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Sweeney Todd: ‘A delicious monster of a musical’

Sweeney Todd: ‘A delicious monster of a musical’

Sweeney Todd, the Demon Barber of Fleet Street is funny and macabre simultaneously, with plenty of dark, dry gallows humour and songs with extremely clever lyrics. It blends camp melodrama with sly humour, and cheap shocks with sophisticated music that is almost operatic in its scale. By LESLEY STONES.

Humans have an eternal fascination with ghoulish horror that will always bubble up beneath whatever veneer of sophistication we achieve.

Which explains our fascination with stories like Jack the Ripper and our own home-grown horror stories. That should draw a good audience for the chills and thrills being delivered by Sweeney Todd, the Demon Barber of Fleet Street.

It stars South Africa’s favourite musical performer Jonathan Roxmouth, backed a strong cast who all step up the level of menace superbly.

Todd is a fictional character first created in a Victorian melodrama that was published in 18 weekly parts in 1846. The character became a popular figure for various plays and stories and was turned into this full-blown Broadway musical by Hugh Wheeler, with music and lyrics by Stephen Sondheim.

It’s funny and macabre simultaneously, with plenty of dark, dry gallows humour and songs with extremely clever lyrics.

Director Steven Stead calls it a “delicious monster of a musical”, blending camp melodrama with sly humour and cheap shocks with sophisticated music that is almost operatic in its scale.

Roxmouth is brilliant as Todd, finally digging up his dark side and revelling in it. The menace prowls in his voice, his movements and expression as the brooding barber, fixated on revenge and happy to dispatch a whole lot of innocents on the way.

He’s matched and sometimes even outshone by Charon Williams-Ros as Mrs Lovett, his partner in crime who cunningly devises a tasty range of meat pies to turn the dead bodies into a useful business. As demand for the new line of pies booms, the barber’s lethal cut-throat razor starts working overtime.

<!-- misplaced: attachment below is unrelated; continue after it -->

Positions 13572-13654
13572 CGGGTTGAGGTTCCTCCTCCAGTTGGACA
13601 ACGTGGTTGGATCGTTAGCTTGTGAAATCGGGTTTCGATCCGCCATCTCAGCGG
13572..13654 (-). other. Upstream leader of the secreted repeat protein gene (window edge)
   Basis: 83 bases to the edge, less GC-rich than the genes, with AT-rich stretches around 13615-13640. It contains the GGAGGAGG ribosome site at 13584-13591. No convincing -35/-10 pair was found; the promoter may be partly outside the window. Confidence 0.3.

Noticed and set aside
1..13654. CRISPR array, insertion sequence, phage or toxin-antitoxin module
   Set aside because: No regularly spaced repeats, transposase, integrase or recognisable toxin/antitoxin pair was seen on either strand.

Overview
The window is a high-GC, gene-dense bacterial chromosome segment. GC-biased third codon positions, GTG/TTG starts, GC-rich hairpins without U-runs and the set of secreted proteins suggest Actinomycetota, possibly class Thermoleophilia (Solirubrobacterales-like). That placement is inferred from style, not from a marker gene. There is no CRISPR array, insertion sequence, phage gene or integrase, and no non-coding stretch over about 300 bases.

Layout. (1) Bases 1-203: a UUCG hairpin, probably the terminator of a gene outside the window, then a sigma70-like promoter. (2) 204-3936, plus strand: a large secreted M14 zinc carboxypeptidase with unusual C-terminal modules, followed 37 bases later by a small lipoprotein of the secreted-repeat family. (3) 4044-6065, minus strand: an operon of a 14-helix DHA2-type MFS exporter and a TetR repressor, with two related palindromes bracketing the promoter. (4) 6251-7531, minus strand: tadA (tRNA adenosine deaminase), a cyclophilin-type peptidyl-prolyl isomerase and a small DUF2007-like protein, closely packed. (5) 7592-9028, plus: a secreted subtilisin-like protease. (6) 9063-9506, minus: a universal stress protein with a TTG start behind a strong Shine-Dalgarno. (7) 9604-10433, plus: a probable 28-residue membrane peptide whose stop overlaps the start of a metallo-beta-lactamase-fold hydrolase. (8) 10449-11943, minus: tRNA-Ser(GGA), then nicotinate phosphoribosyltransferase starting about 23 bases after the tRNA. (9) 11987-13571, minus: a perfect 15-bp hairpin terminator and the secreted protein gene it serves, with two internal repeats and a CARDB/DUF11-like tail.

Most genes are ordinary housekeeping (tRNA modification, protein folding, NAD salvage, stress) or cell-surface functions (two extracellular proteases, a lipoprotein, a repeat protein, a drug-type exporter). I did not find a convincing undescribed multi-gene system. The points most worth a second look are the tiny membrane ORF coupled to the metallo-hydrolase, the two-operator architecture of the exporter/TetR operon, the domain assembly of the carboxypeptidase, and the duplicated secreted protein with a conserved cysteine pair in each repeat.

Williams-Ros throws her ample self into the part superbly, getting all the best lines and delivering a bawdy performance. She also does the very useful job of telling us the background story of the barber who was deported to Australia years earlier because the crooked, lustful Judge Turpin (Michael Richard) coveted his wife. With the barber off the scene, the judge defiled his pretty wife driving her to take an overdose and leaving their lovely daughter, Joanna, to grow up alone.

Now the barber is back with the new name of Sweeney Todd and an old score to settle.

Richard is memorable as the evil judge with a nasty sideline in paedophilia, grimly stomping his authority through the streets.

The show is played for pure entertainment value rather than shock and horror, so the macabre tale is laced with a witty smattering of repartee as sharp as the razor blades.

The set by Greg King is excellent, capturing grimy old London with a split-level to give us the barber shop in the attic. Its cleverness unfolds on you slowly, when what you thought was an alley turns into the cell of a madhouse, and an oven door appears where we thought there was a wall.

The lighting is also fabulous, casting a dramatic spooky pall over many of the scenes, and giving the chorus line a ghoulish disembodied effect.

Although the music is prerecorded rather than live and I couldn’t always hear all of the words from the chorus, neither of those detracted from the overall class of this excellent production. DM

All photos by Val Adamson.

Sweeney Todd runs at Montecasino Theatre until 29 November then moves to Cape Town’s Theatre on the Bay from 19 February until 9 April, 2016.

Tickets from Computicket.

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